Pressure-sensitive adhesive tapes (often referred to as adhesive tape, sticky tape, or just tape) utilize a family of permanently tacky adhesives designed to be applied with light pressure. These adhesive systems differ from other types of adhesives in that they don’t require any type of moisture, oxygen (or lack of oxygen), solvent, or heat to establish a bond.
There are literally thousands of different tapes available on the market. Some of the differences among them are significant and in other cases the differences can be extremely subtle.
For purposes of this article, we will focus on tapes used for bonding and assembly applications primarily in manufacturing settings.
The first set of “screens” to help narrow the myriad of tape options include:
- The type of assembly being considered
- The materials to be bonded (substrates)
- The manufacturing process itself
- What the product encounter during its’ life cycle(end use requirements)
- Cost considerations
Type of Assembly
Getting clear on the type of assembly you are designing seems rather obvious but it really does help separate the ‘wheat from the chaff”.
Is it a small area bond such as a wire management hook, screw anchor, or metal or plastic housing?
Is it a gasket or seal? Is it filling a gap?
Are you attaching trim, nameplates, or badges?
Are you fabricating more structural components such as bonding large metal, glass, or composite panels to a frame system?
Materials to be Bonded
Simply put, not all tapes stick to every surface. For example, some adhesive systems have tenacious bonds to bare metals but will not adhere well to a painted metal surface.
Pressure –sensitive adhesives work primarily through a concept commonly called “wet out “ or the ability to flow and develop intimate surface contact with the substrates.
Wet out is a function of surface energy, surface texture, and cleanliness.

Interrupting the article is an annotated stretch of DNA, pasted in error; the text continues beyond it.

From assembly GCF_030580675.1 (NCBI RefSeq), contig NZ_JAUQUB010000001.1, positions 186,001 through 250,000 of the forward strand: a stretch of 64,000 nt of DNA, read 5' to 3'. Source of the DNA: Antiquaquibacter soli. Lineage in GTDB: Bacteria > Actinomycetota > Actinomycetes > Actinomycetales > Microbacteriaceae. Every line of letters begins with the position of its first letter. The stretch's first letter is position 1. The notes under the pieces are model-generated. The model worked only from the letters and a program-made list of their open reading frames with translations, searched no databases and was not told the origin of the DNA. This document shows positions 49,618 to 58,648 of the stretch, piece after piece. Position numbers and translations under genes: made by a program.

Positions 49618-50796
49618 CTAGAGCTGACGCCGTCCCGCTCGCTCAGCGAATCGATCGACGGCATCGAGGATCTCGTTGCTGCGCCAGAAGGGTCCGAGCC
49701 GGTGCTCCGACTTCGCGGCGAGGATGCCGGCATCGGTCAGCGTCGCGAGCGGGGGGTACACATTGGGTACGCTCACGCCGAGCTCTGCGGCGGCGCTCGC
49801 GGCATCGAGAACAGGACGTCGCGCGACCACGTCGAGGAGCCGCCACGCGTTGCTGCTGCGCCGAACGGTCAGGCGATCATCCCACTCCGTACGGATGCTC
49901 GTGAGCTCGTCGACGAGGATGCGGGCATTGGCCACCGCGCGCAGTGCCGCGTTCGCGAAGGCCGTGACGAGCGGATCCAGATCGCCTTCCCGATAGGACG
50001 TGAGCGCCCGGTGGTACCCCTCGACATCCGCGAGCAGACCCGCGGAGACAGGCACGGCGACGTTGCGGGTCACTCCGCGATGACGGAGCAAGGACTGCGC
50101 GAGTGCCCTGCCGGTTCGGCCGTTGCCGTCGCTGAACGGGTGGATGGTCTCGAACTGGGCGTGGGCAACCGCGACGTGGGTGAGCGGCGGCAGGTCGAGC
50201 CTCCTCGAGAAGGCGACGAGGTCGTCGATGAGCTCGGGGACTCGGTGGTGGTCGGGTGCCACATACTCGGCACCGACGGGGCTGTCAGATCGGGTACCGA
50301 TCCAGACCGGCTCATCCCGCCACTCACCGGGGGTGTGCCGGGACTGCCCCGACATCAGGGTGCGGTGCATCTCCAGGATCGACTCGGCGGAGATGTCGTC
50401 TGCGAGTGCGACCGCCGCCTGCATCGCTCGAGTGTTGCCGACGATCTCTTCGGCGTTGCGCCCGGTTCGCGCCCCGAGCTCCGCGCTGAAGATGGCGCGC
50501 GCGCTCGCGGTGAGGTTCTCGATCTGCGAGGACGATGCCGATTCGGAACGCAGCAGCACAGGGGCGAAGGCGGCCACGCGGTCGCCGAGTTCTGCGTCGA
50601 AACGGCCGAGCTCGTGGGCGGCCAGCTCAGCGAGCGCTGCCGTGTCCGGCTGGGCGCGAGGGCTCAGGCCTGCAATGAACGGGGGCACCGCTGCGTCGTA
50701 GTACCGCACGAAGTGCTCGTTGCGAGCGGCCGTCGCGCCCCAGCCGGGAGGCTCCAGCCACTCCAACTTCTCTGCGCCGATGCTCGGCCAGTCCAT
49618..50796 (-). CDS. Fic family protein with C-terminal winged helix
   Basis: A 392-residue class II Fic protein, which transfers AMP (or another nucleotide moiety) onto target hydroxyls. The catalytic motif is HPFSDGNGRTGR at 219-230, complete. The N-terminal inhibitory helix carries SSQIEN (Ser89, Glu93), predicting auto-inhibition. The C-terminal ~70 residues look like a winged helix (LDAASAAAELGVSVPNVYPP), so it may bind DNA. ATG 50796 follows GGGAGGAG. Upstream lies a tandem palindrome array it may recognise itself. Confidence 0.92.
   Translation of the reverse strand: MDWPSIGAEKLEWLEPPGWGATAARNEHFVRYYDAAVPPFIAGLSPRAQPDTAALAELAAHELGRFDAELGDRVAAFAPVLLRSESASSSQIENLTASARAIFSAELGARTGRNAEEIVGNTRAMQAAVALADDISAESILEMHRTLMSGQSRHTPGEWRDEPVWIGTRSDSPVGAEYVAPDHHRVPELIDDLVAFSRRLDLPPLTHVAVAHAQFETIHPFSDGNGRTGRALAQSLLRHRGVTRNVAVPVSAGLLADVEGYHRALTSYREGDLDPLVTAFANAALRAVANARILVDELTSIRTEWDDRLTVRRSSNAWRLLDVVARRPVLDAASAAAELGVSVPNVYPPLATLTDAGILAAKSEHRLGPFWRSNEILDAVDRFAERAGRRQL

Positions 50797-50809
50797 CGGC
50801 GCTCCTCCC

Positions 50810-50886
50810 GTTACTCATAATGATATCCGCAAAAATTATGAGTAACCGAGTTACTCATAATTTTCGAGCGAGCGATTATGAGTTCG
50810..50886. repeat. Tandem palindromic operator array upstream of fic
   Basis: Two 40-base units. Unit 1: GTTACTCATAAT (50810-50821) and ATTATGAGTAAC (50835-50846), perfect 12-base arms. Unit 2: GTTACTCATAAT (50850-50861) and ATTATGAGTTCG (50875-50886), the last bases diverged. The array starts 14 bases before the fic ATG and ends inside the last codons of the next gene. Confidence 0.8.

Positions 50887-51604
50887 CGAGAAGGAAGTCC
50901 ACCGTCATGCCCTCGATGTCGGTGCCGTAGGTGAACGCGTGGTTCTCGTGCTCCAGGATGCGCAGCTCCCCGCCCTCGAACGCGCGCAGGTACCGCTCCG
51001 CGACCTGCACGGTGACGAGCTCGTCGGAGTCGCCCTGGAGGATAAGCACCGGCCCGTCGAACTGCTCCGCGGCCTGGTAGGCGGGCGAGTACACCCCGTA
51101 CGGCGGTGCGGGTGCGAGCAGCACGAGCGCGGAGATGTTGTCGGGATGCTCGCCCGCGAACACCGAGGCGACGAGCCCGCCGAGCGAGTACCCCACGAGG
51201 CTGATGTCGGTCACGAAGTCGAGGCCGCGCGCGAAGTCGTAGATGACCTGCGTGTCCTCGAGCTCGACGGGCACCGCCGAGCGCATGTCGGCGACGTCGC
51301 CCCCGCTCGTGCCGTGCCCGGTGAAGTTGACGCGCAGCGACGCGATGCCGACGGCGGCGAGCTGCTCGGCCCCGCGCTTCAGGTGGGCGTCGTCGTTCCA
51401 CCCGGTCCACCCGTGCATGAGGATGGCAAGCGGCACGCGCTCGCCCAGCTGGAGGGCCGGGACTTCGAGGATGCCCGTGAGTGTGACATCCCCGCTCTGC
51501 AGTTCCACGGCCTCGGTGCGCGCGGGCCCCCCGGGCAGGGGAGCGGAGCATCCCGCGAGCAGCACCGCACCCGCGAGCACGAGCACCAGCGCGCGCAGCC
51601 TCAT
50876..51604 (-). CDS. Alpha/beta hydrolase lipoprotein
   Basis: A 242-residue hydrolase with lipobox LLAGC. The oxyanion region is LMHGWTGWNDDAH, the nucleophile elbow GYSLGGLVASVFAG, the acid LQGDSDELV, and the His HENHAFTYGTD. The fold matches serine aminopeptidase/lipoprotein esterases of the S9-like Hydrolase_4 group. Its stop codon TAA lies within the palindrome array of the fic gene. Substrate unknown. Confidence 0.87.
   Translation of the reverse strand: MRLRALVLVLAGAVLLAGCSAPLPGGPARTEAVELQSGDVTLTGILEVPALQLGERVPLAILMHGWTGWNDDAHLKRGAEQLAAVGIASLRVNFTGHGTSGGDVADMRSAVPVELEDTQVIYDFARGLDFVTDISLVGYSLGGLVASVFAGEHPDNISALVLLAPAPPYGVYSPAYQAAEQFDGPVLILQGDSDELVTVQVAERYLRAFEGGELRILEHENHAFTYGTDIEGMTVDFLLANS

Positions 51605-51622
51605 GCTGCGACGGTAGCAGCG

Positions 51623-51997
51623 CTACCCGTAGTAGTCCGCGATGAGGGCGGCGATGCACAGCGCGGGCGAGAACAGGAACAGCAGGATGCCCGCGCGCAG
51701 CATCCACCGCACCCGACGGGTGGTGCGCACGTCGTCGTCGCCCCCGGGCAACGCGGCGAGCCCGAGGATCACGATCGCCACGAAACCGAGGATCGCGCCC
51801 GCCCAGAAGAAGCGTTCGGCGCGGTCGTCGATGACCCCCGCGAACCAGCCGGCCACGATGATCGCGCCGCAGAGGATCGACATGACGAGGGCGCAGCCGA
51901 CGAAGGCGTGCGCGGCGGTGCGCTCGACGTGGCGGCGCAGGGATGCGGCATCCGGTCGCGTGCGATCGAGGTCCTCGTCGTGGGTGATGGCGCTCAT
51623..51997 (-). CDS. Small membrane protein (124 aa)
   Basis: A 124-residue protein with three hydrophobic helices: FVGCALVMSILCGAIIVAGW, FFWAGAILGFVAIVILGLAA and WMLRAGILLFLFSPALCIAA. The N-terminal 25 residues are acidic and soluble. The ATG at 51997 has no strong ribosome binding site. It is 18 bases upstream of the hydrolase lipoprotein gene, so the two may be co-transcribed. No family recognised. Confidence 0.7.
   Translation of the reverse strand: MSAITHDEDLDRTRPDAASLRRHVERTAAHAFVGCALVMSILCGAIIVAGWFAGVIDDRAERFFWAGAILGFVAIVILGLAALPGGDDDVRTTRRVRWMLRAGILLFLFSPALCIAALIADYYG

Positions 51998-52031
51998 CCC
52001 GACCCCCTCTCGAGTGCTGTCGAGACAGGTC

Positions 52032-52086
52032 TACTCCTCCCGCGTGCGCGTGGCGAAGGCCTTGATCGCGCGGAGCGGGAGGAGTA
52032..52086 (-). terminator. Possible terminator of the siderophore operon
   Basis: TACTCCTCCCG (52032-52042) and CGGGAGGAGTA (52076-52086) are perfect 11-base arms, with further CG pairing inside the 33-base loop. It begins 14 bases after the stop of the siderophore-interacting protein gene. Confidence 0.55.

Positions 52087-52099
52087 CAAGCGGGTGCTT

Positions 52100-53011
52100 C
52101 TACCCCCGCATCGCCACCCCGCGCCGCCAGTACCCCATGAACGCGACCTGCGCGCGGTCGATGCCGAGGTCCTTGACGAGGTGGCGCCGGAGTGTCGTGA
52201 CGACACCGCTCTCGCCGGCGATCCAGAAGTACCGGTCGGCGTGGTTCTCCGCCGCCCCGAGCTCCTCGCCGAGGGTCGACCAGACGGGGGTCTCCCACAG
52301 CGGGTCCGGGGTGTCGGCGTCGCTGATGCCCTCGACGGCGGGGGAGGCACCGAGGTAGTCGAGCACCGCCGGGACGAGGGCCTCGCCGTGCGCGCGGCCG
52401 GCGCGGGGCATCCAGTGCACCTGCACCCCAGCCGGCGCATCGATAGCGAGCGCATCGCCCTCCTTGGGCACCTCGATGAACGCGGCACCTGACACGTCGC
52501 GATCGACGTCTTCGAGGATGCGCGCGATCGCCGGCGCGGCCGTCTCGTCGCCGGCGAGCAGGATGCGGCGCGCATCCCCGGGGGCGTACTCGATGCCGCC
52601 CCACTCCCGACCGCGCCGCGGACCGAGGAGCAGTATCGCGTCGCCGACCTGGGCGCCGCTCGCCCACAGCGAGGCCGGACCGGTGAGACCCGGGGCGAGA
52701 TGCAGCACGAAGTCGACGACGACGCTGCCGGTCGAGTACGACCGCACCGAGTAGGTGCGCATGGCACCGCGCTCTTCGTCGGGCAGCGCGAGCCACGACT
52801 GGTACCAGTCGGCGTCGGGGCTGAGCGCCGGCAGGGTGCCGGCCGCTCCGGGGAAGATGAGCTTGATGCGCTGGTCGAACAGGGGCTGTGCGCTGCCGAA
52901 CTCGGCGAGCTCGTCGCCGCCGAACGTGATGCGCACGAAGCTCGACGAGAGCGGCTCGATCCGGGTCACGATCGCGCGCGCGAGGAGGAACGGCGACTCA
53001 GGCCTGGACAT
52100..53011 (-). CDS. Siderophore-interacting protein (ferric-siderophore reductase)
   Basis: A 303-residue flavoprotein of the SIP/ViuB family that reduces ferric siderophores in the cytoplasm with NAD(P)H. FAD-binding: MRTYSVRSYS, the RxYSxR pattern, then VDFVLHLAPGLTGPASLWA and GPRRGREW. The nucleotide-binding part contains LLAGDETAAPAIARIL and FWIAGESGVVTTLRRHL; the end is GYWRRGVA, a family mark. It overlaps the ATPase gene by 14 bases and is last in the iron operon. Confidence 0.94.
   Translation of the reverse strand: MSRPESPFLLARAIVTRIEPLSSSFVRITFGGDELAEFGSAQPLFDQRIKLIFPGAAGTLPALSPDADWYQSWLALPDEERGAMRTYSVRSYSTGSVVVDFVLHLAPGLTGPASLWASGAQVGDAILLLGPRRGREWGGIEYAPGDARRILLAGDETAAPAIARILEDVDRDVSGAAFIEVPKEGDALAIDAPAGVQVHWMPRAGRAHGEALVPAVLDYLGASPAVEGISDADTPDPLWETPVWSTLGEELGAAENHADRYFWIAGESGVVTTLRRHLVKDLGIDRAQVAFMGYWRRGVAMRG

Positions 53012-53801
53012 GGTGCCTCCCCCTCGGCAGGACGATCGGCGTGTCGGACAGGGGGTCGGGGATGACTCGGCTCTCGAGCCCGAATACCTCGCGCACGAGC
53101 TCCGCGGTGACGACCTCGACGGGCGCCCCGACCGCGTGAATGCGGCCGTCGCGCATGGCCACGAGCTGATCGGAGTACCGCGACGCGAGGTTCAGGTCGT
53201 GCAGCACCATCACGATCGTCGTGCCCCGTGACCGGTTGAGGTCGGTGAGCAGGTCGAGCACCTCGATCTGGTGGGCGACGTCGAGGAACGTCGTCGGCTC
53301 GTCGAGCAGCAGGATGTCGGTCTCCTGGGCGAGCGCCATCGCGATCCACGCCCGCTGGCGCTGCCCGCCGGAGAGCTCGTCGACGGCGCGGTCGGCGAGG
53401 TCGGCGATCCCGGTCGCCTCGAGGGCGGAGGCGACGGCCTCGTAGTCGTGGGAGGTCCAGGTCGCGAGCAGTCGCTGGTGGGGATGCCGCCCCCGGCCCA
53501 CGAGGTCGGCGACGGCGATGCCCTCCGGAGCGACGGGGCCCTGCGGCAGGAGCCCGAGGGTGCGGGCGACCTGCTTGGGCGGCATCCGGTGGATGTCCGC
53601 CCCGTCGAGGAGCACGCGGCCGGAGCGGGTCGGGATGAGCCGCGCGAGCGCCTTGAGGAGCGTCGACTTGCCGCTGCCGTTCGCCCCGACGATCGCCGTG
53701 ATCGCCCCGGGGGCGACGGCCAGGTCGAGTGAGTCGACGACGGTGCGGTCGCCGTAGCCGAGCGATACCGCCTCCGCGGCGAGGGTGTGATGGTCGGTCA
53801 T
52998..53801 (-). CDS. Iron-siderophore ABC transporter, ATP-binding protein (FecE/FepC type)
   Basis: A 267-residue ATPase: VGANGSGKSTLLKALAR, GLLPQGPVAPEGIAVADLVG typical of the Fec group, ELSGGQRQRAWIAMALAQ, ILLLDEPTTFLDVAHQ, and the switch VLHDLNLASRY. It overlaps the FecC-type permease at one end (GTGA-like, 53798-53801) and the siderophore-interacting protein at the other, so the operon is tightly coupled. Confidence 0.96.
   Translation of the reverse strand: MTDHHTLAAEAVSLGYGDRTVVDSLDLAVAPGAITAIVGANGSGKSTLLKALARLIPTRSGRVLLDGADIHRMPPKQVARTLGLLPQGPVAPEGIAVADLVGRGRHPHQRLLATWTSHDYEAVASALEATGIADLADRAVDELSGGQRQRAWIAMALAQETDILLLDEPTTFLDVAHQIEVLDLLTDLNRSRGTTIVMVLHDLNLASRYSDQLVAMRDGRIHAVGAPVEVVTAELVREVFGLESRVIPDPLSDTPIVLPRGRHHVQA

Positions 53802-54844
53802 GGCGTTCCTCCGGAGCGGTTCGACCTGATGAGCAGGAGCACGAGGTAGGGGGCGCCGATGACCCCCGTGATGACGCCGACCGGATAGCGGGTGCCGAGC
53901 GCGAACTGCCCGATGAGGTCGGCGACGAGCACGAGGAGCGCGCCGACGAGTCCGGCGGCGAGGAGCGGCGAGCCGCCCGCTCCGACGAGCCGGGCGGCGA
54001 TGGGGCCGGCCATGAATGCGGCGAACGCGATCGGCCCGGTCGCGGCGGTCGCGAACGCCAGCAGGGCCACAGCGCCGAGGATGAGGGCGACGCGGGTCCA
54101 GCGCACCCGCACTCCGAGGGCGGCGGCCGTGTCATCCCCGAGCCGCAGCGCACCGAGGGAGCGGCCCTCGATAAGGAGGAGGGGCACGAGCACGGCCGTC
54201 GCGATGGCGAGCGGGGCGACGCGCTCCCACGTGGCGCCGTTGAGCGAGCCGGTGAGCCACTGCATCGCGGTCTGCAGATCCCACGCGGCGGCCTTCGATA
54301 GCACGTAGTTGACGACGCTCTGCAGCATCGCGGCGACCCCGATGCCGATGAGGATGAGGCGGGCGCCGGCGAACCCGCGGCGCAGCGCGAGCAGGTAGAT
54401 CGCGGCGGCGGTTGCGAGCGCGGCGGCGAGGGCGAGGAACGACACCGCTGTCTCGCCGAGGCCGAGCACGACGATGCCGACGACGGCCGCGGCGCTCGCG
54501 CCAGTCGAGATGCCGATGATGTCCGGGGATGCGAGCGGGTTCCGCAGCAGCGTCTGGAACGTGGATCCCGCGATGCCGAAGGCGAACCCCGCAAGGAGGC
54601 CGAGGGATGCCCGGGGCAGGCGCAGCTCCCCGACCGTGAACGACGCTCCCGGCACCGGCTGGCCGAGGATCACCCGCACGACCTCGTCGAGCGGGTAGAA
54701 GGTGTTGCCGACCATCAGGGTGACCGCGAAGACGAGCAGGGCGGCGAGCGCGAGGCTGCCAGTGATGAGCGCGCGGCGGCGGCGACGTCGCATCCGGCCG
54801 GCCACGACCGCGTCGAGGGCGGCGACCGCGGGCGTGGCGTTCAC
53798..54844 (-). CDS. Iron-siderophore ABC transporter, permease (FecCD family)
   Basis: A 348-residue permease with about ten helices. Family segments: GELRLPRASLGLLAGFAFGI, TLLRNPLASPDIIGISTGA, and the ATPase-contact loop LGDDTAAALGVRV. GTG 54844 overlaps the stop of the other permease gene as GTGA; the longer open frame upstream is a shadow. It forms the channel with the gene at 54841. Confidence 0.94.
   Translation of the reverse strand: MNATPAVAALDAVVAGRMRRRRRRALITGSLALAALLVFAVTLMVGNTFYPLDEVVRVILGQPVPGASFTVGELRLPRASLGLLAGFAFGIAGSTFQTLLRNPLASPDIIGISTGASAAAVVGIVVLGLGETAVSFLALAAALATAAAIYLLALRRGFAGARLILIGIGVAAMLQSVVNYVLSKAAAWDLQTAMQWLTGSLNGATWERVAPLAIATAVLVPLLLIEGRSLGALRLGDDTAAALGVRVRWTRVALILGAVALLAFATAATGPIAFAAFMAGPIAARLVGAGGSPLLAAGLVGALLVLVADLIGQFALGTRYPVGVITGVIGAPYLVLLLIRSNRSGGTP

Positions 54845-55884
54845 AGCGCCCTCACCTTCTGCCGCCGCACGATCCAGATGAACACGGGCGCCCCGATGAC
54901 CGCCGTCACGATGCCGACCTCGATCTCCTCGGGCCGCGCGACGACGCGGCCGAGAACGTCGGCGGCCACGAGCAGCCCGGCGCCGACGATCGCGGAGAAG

Some materials such as stainless steel, polycarbonate, and polystyrene have higher surface energies and are easier to bond to while other substrates such a polyethylene, polypropylene, or PVDF (polyvinylidene fluoride) can be much more challenging.
Various tapes have been designed with adhesive systems to work effectively with all of these surface energies.
The texture of the surface can also play a role in bond strength. Softer adhesive can systems “flow” into the microscopic “hills and valleys” in the surface to develop increased surface area and bond strength while firmer systems might adhere primarily to the “peaks” and generate lower adhesion values.
Cleanliness can significantly influence tape performance and service life. Manufacturers all indicate that the surface should be clean and free of dust, dirt, moisture, and other fluids such as oils. The presence of these contaminants block the adhesive from establishing intimate contact with the surface thus reducing or compromising bond strength.
The Manufacturing Process
How do you manufacture the assembly now? Is the process locked down or is there any room for change? How many steps are there in the current process?
Will you apply the tape by hand, via a laminating system, or via an automatic or semi-automatic applicator? The beauty of tapes is their versatility. Small parts might be able to be applied via hand quite easily while other tape require more robust and consistent pressure to ensure long service life and performance.
End Use Requirements
Will the final product be used indoors or outdoors? Will it encounter any chemicals? If so, what chemicals must it resist?
Will the tape be asked to resist very high or very low temperatures?
Tape manufacturers have done an outstanding job formulating adhesive systems to withstand almost anything you can throw at them. Doing the homework up front saves surprises later when you find out that a bond is compromised and worse, yet, you have an upset customer.
Tapes vary widely in cost depending on what they are made from what they are being asked to do. There are very inexpensive tape products that will do some jobs very nicely but they operate in a very narrow performance range and can give some nasty surprises if specified in an application beyond their means.
In many assemblies, the unit cost of the tape is very low. Mere pennies in some cases and much more in others.
The more interesting question is what will a tape allow you to do? It’s the total applied cost exercise. It’s a harder concept to think about but it makes a huge difference! Tapes let you select lighter weight materials in many cases. You eliminate rework, clean up, replacing mechanical fasteners, and a host of other benefits that are often overlooked when considering costs.
Tom Brown, Inc. has a wide selection of bonding and assembly tapes to meet the needs of manufacturers. Contact Tom Brown today to learn more.